On September 19, in Krasnoyarsk, at the bottom of the Yenisei, the search team of the Russian Geographical Society discovered the first alleged fragment of the A-20 Boston aircraft. The plane was delivered to the USSR under the Alaska-Siberian program. In April 1943 it crashed and fell into the river near the railway bridge.
An expedition to search for the fragments of the A-20 Boston aircraft started in September. The expedition was initiated by a member of the Russian Geographical Society, the head of the "Trassa" search group of the Military Engineering Institute of Siberian Federal University, Alexander Matveev. Specialists from the Investigative Committee of the Russian Federation also took part in the search activities.
The divers dove to the bottom of the Yenisei in the area of the alleged crash site - near the former combine plant, not far from the railway bridge. With the help of underwater metal detectors, they explored the riverbed where earlier an echo sounder and side-scan sonar had shown the presence of iron objects.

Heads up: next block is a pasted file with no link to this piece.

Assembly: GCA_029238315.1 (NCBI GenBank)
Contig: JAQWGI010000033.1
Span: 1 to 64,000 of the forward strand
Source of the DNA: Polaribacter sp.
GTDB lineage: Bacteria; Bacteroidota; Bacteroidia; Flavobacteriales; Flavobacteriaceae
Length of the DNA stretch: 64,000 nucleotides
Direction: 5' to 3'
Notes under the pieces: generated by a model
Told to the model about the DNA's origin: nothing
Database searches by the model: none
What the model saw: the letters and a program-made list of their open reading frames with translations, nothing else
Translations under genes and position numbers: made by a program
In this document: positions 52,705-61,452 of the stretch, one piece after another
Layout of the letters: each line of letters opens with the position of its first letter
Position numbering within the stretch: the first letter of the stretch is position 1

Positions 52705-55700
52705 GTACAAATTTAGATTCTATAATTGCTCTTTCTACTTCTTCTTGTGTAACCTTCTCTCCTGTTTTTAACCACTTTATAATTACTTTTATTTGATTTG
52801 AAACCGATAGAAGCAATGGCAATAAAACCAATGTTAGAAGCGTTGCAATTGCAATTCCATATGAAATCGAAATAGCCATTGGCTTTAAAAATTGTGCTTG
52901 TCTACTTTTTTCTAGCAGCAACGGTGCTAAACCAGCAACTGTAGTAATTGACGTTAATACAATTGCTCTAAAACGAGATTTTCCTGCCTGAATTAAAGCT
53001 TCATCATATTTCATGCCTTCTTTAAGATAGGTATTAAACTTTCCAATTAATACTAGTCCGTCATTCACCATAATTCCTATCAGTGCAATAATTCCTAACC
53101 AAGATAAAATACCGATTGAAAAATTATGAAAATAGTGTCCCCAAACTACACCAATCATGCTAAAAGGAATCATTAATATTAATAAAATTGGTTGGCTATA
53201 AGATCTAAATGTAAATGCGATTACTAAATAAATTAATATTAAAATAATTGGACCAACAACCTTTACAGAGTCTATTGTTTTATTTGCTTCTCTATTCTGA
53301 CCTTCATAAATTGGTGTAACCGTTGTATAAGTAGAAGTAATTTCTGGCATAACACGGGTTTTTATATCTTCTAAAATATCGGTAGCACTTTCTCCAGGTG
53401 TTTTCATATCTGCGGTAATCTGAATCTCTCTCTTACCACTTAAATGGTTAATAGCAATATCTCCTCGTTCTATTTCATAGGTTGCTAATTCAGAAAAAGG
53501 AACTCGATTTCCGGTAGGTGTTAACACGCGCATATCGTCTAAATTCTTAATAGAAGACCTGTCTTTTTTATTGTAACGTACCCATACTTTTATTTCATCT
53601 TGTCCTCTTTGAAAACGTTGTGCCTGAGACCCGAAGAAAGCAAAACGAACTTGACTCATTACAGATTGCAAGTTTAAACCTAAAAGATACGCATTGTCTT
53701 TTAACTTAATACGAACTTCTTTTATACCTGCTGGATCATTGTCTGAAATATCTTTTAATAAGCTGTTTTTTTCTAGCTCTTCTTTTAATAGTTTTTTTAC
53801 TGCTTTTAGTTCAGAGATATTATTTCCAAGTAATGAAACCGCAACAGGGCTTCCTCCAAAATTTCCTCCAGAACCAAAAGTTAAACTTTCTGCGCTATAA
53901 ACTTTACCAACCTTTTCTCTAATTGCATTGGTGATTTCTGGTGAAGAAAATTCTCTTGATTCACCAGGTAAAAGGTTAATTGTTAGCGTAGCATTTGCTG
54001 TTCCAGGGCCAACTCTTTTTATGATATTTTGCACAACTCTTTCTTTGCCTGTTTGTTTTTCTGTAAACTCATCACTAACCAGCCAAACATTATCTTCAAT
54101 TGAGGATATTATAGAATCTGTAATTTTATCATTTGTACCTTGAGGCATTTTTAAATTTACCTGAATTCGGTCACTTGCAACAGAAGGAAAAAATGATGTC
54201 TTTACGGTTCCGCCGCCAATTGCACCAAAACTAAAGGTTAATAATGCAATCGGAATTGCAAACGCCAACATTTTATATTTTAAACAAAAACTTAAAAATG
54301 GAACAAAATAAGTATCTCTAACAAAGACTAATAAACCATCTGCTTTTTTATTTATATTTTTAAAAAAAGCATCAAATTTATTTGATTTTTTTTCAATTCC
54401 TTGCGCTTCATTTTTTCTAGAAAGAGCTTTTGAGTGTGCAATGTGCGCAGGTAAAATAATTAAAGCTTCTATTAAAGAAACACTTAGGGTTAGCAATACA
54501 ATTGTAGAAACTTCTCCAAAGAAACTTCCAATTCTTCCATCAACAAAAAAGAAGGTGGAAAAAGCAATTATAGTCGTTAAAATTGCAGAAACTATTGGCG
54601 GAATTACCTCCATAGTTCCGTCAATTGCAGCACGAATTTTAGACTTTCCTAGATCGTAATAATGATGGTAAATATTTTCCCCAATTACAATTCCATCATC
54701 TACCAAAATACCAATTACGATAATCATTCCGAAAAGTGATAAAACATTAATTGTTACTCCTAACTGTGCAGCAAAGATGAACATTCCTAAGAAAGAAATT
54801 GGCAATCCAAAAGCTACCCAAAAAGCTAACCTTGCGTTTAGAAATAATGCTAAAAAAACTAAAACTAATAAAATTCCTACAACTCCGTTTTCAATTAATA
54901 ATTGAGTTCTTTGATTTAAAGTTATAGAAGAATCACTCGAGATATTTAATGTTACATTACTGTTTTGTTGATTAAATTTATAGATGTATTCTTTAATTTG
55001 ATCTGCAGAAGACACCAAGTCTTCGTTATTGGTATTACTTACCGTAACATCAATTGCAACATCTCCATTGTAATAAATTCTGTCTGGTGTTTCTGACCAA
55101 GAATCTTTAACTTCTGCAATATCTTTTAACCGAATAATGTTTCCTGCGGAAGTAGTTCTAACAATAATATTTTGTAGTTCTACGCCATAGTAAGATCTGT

At a depth of about four meters, the expedition members managed to find the alleged fragment of the A-20 Boston aircraft - an element of the bomber's skin.
"Over the long years that have passed since the plane crash, the riverbed of the Yenisei, its bottom and the adjacent territory have changed dramatically. During the filling and strengthening of the coast, most of the bottom was also covered with pebbles. In such a situation, the discovery of even one wreck fragment is a big deal, a tribute to the memory of the fallen Soviet pilots. The crew of the aircraft included four people, among whom was our fellow countryman, Sergeant Chizhik Vladimir Markovich, from the village of Podsinee in Khakassia. The aircraft was piloted by a 20-year-old commander, Sergeant Yuri Sukhanov. They were a part of the 260th close-range bombing aviation regiment, making a flight to the front, to the Kursk Bulge area. Today we found evidence of their last flight, our search was not in vain," notes Alexander Matveev.
In the near future, Krasnoyarsk search specialists, together with forensic scientists from the Investigative Committee of the Russian Federation, will be carefully examining the metal fragment. It is expected that a commemorative sign will be erected on the coast in the area where the plane crashed.